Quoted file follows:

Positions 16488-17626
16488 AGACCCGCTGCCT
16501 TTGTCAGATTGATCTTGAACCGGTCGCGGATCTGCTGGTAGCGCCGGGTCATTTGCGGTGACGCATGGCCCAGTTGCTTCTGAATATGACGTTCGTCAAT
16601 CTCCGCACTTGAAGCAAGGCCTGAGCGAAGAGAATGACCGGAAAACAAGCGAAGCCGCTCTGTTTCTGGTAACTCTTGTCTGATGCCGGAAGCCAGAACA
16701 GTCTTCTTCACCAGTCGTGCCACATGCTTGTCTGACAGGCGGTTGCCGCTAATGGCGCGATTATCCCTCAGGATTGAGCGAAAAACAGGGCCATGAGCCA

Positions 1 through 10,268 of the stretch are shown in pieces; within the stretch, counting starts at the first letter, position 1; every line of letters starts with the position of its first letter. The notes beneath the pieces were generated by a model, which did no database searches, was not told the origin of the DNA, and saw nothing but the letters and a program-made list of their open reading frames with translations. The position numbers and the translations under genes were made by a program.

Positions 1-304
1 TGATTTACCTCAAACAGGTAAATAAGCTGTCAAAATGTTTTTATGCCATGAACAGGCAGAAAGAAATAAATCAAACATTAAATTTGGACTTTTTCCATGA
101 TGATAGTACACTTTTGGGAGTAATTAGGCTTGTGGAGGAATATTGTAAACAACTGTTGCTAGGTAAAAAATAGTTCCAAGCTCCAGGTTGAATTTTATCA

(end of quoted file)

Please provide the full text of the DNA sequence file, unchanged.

Positions 16488-17626
16488 AGACCCGCTGCCT
16501 TTGTCAGATTGATCTTGAACCGGTCGCGGATCTGCTGGTAGCGCCGGGTCATTTGCGGTGACGCATGGCCCAGTTGCTTCTGAATATGACGTTCGTCAAT
16601 CTCCGCACTTGAAGCAAGGCCTGAGCGAAGAGAATGACCGGAAAACAAGCGAAGCCGCTCTGTTTCTGGTAACTCTTGTCTGATGCCGGAAGCCAGAACA
16701 GTCTTCTTCACCAGTCGTGCCACATGCTTGTCTGACAGGCGGTTGCCGCTAATGGCGCGATTATCCCTCAGGATTGAGCGAAAAACAGGGCCATGAGCCA

Positions 1 through 10,268 of the stretch are shown in pieces; within the stretch, counting starts at the first letter, position 1; every line of letters starts with the position of its first letter. The notes beneath the pieces were generated by a model, which did no database searches, was not told the origin of the DNA, and saw nothing but the letters and a program-made list of their open reading frames with translations. The position numbers and the translations under genes were made by a program.

Positions 1-304
1 TGATTTACCTCAAACAGGTAAATAAGCTGTCAAAATGTTTTTATGCCATGAACAGGCAGAAAGAAATAAATCAAACATTAAATTTGGACTTTTTCCATGA
101 TGATAGTACACTTTTGGGAGTAATTAGGCTTGTGGAGGAATATTGTAAACAACTGTTGCTAGGTAAAAAATAGTTCCAAGCTCCAGGTTGAATTTTATCA